Situating Megalithic Burials in the Iron Age-Early Historic Landscape of Southern India

By Haricharan, Smriti; Achyuthan, Hema et al. | Antiquity, June 2013 | Go to article overview

Situating Megalithic Burials in the Iron Age-Early Historic Landscape of Southern India


Haricharan, Smriti, Achyuthan, Hema, Suresh, N., Antiquity


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Introduction

"A thousand megalithic cists might be excavated with the utmost care [in south India] without any significant addition to our knowledge of their chronology" (Wheeler 1947: 185). The chronology of the Iron Age-Early Historic 'megalithic' burials continues to be a problem, 65 years after Wheeler's statement. The burials are spread over a large area, including the Vindhya range, Deccan plateau and peninsular India, with some outliers in Jammu and Kashmir and the north-eastern parts of India (Banerjee 1956; Gururaja Rao 1972; Leshnik 1974; Sundara 1979; Brubaker 2001). Their grave goods indicate contacts with not only other cultures in India, but also with Rome, Mesopotamia and Sri Lanka (Tomber 2007; Rajan 2008). Understanding the burial rites and their chronology is necessary to elucidate the socio-cultural, religious and even economic aspects of this period in southern India, which in turn add to our knowledge of the relationships between the various cultures at this time.

The burials have been classified in a variety of forms: cairn circle, dolmen, cist burial, urn burials, sarcophagi and combinations of these (Krishnaswami 1949; Gururaja Rao 1972; Leshnik 1972; Rajan 2000). Mohanty & Selvakumar (2002) observed several sites that have more than one form of monument, with a number of variations in their external and internal architecture. Moorti (1994) states that even broadly classified types, for example stone circles or cairn circles, vary considerably in their shape, size and nature of deposit and are rarely similar in all aspects. The use of 'megalithic' as an umbrella term encompassing such varied burial practices over a long time span is based on the fact that most of the burials are associated with some kind of stone setting. They have also been thought to share particular grave goods: iron artefacts and Black and Red Ware (BRW) pottery. However, this assumption seems to compound the problem further, rather than being explicatory, and here we prefer to use the term Iron Age-Early Historic burials instead of megalithic burials (except in Table 2 where the term megalithic has been retained, as excavation reports of habitation sites refer to a 'megalithic' phase, making the period they refer to ambiguous).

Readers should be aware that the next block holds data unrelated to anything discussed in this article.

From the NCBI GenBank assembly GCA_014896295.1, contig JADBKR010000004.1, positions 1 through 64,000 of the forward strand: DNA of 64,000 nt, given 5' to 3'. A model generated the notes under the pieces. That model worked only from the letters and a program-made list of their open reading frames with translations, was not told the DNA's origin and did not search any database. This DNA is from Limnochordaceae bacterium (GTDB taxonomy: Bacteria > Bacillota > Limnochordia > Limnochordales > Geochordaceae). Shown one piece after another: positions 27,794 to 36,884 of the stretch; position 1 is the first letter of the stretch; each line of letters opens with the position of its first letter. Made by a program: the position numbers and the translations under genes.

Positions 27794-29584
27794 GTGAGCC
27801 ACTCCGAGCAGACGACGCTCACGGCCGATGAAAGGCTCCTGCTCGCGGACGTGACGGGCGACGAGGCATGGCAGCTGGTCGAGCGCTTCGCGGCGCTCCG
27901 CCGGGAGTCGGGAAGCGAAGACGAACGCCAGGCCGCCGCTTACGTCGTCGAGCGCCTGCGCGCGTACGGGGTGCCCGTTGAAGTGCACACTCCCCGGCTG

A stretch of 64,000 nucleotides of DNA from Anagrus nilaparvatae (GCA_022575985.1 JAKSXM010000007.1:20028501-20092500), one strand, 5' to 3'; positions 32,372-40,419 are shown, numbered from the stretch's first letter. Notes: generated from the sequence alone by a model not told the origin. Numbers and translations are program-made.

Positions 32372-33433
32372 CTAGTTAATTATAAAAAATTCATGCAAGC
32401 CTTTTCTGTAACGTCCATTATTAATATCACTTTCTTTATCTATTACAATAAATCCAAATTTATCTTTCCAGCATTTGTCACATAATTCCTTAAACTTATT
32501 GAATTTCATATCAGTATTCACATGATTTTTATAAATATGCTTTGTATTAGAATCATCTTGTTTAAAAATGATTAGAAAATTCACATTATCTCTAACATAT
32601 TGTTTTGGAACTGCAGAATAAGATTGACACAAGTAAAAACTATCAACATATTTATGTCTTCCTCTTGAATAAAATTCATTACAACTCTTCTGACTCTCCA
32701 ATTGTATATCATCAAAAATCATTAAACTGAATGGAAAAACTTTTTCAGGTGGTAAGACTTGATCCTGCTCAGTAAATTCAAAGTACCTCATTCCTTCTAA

In some parts of peninsular India, like northern Karnataka, the dates of the burials have been pushed back to the beginning of the first millennium BC. Thomas et al. (2008) have recently used both thermo-luminescence (TL) and optically stimulated luminescence (OSL) methods to date pottery samples from a site within the University of Hyderabad, Andhra Pradesh, obtaining dates of 2145 BC and 2795 BC (TL) and 1995 BC and 2505 BC (SAR-OSL) respectively. These align well with radiocarbon dates from Brahmagiri, northern Karnataka, with an overall range between 2140 and 1940 BC (Morrison 2005). However, these are exceptional; few scientific dates are available, a problem aggravated by few burials having any surviving organic matter (Moorti 1994; Brubaker 2001; Morrison 2005).

In Tamilnadu (Figure 1), the 'megalithic' burials are believed to date from 800-900 BC to AD 400-500 (Gururaja Rao 1972; Leshnik 1972; Allchin 1974; Rajan 2000; Mohanty & Selvakumar 2002). The later part of this Iron Age-Early Historic period famously features material from Rome and other neighbouring lands, which has been used to help with the chronology. Wheeler (1947) based his dates for the burials on the occurrence of Roman and Satavahana coins at a habitation site at Chandravalli. Leshnik (1974) used material from Taxila to date material from the Iron Age-Early Historic burials of southern India. Tomber (2007) drew attention to the fact that much of the Roman pottery found in southern India that had previously been consigned to the late first century BC to second or third centuries AD can now be extended to the sixth or even early seventh centuries AD.

Radiometric dates obtained from excavated burial sites in Tamilnadu, such as Paiyampalli (North Arcot district) and Kodumanal are 640 [+ or -] 105 BC (Possehl 1994) and AD 1550 [+ or -] 90 (Joshi 1993b) respectively. …

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